Her track is graceless, like dragging A packing-case places […]
That may be true, but it doesn't seem very nice to say so out loud! No girl likes to be called ungraceful. And it's certainly not this girl's fault that she has to drag a heavy shell with her everywhere she goes. Maybe we shouldn't be surprised by the rudeness of the remark in lines 5 and 6, given the speaker's disapproving attitude in line 1.
Though these lines describe the turtle as clumsy, the lines themselves are incredibly clever and polished. The slant rhyme formed by "graceless" and "places" strengthens the connection between lines 5 and 6, and alliteration links "packing-case" with "places." Line 5 has no punctuation mark at the end, a technique called enjambment (see "Form and Meter" for more on that). The turtle therefore drags her heavy shell directly from one line to the next, pausing only when she reaches the comma in the middle of line 6.
So there's a lot going on in these two little lines. On the one hand, we feel sorry for the beleaguered little turtle and maybe a little annoyed by the speaker's insensitive observation. On the other hand, the sounds of the words create a kind of music that dilutes negative emotions and enhances our sheer delight in the language of the poem.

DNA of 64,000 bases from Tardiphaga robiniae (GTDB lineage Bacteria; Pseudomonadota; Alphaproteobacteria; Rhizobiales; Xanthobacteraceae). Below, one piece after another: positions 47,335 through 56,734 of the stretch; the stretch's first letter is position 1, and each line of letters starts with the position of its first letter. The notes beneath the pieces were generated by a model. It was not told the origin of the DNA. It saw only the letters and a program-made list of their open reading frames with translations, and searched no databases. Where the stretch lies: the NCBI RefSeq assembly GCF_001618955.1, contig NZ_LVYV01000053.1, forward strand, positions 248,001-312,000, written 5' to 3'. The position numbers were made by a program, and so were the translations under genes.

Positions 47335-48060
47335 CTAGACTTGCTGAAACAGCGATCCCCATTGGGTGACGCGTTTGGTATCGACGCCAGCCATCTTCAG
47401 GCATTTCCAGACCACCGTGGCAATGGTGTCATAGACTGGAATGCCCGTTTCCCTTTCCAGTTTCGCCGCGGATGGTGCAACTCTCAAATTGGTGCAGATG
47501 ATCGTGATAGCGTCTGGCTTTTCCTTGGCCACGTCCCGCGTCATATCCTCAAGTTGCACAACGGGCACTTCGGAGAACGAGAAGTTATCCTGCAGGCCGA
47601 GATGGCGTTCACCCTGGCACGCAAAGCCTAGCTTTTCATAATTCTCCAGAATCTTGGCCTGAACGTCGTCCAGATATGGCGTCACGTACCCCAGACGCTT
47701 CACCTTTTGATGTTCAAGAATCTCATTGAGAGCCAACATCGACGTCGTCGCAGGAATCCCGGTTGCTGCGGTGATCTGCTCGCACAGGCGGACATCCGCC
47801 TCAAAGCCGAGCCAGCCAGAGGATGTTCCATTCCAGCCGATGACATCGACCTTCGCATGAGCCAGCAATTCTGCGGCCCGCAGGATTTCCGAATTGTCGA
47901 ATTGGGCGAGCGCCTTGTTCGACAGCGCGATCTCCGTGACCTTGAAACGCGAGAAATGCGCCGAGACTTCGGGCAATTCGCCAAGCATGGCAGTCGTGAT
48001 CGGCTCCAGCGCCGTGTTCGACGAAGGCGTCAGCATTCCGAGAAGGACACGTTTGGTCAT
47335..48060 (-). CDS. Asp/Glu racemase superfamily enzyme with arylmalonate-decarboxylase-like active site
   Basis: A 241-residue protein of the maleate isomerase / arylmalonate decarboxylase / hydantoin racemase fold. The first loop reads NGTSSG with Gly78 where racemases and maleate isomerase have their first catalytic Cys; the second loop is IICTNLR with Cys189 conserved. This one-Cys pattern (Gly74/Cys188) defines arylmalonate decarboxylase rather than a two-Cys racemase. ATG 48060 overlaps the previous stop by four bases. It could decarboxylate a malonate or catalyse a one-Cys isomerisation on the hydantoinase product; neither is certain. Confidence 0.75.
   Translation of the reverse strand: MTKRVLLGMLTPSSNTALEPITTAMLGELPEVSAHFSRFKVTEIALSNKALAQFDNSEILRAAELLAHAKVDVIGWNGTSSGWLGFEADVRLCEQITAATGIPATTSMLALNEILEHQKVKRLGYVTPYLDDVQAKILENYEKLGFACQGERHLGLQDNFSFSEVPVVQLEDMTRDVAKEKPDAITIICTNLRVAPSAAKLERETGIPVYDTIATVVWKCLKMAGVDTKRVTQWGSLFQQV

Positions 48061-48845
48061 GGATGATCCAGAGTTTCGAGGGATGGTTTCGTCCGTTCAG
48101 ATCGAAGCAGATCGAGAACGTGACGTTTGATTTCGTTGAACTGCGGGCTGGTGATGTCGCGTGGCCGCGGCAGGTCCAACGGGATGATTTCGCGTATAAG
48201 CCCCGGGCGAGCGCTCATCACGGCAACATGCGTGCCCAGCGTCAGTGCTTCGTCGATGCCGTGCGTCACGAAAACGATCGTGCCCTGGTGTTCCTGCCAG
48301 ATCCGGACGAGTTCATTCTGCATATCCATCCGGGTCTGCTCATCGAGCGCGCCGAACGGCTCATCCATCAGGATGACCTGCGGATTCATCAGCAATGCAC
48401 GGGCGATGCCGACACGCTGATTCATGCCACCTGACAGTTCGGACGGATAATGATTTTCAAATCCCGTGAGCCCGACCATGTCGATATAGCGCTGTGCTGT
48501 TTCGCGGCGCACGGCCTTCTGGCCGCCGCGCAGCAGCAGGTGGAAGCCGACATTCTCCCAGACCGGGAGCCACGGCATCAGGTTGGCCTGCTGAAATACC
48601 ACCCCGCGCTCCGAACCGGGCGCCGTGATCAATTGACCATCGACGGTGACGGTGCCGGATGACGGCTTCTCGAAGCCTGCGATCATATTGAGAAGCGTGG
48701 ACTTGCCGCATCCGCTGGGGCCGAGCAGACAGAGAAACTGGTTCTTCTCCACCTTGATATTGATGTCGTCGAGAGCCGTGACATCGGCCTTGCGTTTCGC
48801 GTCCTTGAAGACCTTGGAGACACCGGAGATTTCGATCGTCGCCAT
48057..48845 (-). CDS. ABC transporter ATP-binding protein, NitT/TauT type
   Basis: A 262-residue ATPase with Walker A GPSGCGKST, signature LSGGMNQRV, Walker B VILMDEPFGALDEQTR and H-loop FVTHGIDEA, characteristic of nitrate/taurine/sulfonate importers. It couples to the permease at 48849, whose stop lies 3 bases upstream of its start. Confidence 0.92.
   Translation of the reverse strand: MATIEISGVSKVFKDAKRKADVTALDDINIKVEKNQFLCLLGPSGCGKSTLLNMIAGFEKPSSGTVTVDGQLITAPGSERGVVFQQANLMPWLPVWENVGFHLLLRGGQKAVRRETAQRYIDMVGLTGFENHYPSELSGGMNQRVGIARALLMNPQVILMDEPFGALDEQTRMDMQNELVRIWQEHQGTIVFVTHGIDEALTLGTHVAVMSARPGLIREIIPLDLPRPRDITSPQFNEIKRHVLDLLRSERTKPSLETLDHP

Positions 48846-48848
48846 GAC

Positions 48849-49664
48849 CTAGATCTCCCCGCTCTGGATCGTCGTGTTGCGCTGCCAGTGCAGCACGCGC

[…] and almost any slope Defeats her modest hopes.
Things are not looking good for this turtle. "Defeats" is an awfully strong word, suggesting a harsh finality. And we're only halfway through the poem. Is the speaker really writing off this little creature's chances so soon?
That lack of faith in the turtle would not be inconsistent with the speaker's attitude thus far. After all, the speaker advised us from the get-go that a turtle's life was the pits, and the speaker's images of the turtle could be interpreted as disrespectful caricatures of the creature's ungainly struggles.
Still, the phrase "modest hopes" marks a slight, but significant, shift in tone. The speaker could have used a derogative term, such as "foolish," to describe the turtle's hopes; instead, the speaker chooses the word "modest." Most of the word's connotations—humble, simple, reasonable—are relatively positive. Someone with modest hopes has nothing to be ashamed of, whether or not those hopes are realized in the end. Is it possible that the speaker actually has a little grudging respect for the turtle after all? Let's read on…
[…] Even being practical, She's often stuck up to the axle on her way To something edible […]
There's nothing wrong with being "practical" either, but the image of the turtle "stuck up to the axle" can't help but remind us of the speaker's earlier wise-guy tone. In fact, the word "axle" recalls the automotive associations of "barely mobile hard roll" in line 2, as "roll" can mean "move on wheels" or "drive in vehicle" (as well as "small, round piece of bread").
Like the roll on wheels or the four-oared helmet, the image of the turtle "up to the axle" may make you giggle a little in spite of yourself. (Admit it, you can't help but sn***** when someone slips on a banana peel, too!) Even the phrase "on her way / To something edible" sounds a little funny for some reason, even though the turtle's survival is at stake. Does this reaction mean that we, as readers, are insensitive? Have we gone over to the dark side, become as callous as the poem's mocking speaker?